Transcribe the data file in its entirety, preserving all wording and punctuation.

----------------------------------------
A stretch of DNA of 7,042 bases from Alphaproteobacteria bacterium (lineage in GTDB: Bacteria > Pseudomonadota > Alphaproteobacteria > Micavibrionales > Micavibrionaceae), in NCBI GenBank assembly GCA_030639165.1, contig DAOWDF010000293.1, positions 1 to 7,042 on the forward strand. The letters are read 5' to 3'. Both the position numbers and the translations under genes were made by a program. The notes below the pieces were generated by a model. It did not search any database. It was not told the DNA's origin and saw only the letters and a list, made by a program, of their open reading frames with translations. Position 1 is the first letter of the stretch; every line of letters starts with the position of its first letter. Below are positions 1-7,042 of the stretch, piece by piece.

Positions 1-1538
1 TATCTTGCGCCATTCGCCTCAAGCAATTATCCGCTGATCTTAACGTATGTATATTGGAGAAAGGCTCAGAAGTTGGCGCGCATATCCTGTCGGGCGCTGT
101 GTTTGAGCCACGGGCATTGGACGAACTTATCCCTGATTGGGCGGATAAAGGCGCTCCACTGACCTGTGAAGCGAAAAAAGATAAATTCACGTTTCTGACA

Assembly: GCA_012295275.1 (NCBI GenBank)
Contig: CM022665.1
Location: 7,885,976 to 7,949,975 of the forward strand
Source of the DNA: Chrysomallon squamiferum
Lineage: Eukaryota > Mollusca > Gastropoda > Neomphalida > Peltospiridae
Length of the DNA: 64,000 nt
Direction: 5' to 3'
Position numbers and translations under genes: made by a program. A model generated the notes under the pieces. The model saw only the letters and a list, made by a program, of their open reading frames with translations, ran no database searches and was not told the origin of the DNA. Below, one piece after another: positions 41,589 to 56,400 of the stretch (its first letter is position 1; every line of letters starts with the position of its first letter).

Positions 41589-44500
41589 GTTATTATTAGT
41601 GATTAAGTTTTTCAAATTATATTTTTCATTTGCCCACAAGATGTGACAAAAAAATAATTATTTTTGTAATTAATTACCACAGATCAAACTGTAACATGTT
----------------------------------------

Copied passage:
A stretch of DNA of 7,042 bases from Alphaproteobacteria bacterium (lineage in GTDB: Bacteria > Pseudomonadota > Alphaproteobacteria > Micavibrionales > Micavibrionaceae), in NCBI GenBank assembly GCA_030639165.1, contig DAOWDF010000293.1, positions 1 to 7,042 on the forward strand. The letters are read 5' to 3'. Both the position numbers and the translations under genes were made by a program. The notes below the pieces were generated by a model. It did not search any database. It was not told the DNA's origin and saw only the letters and a list, made by a program, of their open reading frames with translations. Position 1 is the first letter of the stretch; every line of letters starts with the position of its first letter. Below are positions 1-7,042 of the stretch, piece by piece.

Positions 1-1538
1 TATCTTGCGCCATTCGCCTCAAGCAATTATCCGCTGATCTTAACGTATGTATATTGGAGAAAGGCTCAGAAGTTGGCGCGCATATCCTGTCGGGCGCTGT
101 GTTTGAGCCACGGGCATTGGACGAACTTATCCCTGATTGGGCGGATAAAGGCGCTCCACTGACCTGTGAAGCGAAAAAAGATAAATTCACGTTTCTGACA

Assembly: GCA_012295275.1 (NCBI GenBank)
Contig: CM022665.1
Location: 7,885,976 to 7,949,975 of the forward strand
Source of the DNA: Chrysomallon squamiferum
Lineage: Eukaryota > Mollusca > Gastropoda > Neomphalida > Peltospiridae
Length of the DNA: 64,000 nt
Direction: 5' to 3'
Position numbers and translations under genes: made by a program. A model generated the notes under the pieces. The model saw only the letters and a list, made by a program, of their open reading frames with translations, ran no database searches and was not told the origin of the DNA. Below, one piece after another: positions 41,589 to 56,400 of the stretch (its first letter is position 1; every line of letters starts with the position of its first letter).

Positions 41589-44500
41589 GTTATTATTAGT
41601 GATTAAGTTTTTCAAATTATATTTTTCATTTGCCCACAAGATGTGACAAAAAAATAATTATTTTTGTAATTAATTACCACAGATCAAACTGTAACATGTT